concentration of underimmunized individuals within specific regions increases the potential for the transmission of disease.
Children who receive care from more than one health provider may receive too many immunizations. One CDC study reports that 14 percent of young children (aged 19–35 months) were immunized beyond need for the vaccine to prevent polio (Feikema et al., 2000). Children seen only in public health departments were significantly less likely to be extra-immunized. Additional analysis, however, suggests that rates of extra-immunization may be overestimated as a result of documentation errors in medical records (Davis, 2000).
Virtually any and all of the data collection tools discussed below for determining immunization coverage at the national, state, and local levels can be employed or adapted to examine special populations or geographic pockets of need. In addition to these direct measures of immunization coverage, geographic pockets of need can be identified by surrogate measures, including demographic and socioeconomic variables such as average income level, percent of the population receiving Medicaid, and maternal education, all of which are associated with underimmunization (Santoli et al., forthcoming). Surrogate measures have the advantage of being readily available and inexpensive; although they do not provide direct information about immunization coverage, they can be used to identify neighborhoods at high risk for underimmunization.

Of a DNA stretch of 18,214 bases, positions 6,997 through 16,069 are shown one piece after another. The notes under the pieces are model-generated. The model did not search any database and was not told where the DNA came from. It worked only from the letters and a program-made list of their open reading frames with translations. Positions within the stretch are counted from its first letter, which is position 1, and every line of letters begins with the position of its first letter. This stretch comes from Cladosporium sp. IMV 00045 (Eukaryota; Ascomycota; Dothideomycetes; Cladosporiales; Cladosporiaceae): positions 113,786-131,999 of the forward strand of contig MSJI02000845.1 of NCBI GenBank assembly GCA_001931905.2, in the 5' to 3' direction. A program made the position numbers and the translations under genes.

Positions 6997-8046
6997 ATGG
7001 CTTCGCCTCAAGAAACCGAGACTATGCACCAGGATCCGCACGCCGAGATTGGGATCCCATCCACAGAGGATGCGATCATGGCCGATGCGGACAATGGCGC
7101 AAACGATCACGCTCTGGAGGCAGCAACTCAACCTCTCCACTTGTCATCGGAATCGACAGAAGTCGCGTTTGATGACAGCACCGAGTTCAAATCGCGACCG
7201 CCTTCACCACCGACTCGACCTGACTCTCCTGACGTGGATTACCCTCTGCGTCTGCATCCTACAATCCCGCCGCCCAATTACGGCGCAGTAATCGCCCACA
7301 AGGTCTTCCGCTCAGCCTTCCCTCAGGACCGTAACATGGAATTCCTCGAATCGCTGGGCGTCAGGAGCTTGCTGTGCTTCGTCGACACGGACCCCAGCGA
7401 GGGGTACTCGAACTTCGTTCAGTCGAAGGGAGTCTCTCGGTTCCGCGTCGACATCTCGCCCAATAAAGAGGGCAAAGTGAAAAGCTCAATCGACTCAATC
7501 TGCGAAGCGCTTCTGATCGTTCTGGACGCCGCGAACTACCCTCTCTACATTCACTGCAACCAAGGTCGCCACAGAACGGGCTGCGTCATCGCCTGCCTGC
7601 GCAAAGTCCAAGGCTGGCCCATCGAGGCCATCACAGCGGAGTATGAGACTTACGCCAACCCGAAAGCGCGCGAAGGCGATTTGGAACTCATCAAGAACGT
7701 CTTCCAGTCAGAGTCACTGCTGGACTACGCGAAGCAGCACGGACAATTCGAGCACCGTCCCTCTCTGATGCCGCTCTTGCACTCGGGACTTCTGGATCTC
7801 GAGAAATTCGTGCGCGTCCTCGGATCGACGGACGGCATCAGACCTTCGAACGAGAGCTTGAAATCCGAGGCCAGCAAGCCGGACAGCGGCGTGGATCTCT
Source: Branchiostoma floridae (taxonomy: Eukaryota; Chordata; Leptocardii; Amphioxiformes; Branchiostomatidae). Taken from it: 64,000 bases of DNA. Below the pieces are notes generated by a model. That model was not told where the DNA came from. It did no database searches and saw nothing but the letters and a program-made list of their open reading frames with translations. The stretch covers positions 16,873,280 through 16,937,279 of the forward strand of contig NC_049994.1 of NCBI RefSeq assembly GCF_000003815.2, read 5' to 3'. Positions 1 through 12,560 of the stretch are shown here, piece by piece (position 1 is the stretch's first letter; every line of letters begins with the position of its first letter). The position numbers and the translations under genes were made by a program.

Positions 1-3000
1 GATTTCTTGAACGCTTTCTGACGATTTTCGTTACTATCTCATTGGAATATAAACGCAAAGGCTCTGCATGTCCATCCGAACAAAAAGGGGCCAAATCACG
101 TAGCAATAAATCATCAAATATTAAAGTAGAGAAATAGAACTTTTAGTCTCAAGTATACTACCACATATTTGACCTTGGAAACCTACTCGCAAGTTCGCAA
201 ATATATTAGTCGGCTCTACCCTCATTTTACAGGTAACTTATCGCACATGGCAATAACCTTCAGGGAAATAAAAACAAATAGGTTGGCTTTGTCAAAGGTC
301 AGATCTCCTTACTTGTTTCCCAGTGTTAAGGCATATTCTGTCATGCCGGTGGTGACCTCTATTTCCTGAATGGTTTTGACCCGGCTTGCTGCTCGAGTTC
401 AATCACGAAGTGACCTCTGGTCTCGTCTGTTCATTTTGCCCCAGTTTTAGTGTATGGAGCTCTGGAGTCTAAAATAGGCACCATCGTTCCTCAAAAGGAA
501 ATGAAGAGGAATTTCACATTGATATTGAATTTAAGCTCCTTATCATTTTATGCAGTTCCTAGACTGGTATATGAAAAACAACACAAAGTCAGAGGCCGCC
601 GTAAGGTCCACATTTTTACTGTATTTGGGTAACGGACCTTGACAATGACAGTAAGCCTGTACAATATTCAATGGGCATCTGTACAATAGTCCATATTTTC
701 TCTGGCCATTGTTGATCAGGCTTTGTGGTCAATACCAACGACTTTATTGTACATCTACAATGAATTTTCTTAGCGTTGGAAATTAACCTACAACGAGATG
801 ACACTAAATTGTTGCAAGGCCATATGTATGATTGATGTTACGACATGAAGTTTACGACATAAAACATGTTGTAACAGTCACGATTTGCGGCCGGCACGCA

Information about immunization coverage comes from five major sources: the National Immunization Survey (NIS), retrospective school entry surveys, special area and population surveys, Clinical Assessment Software Application (CASA) surveys of clinics and private practices, and reports from managed care plans on coverage for children in their care. The NIS and retrospective kindergarten surveys estimate the coverage of the population in a given geographical area. In contrast, the CASA and managed care assessments estimate coverage levels for particular entities responsible for the children’s care (health care providers in the former case and managed care plans in the latter).
Differences in the way immunization coverage is measured in various settings—differences in samples, antigens, and time periods, for example—inhibit comparisons across managed care plans, clinics, and private physicians’ offices. While some differences may be unavoidable, opportunities for greater comparability may be achieved through technical assistance and program leadership. Understanding the nature and origins of the differences is important if remedies to improve the current situation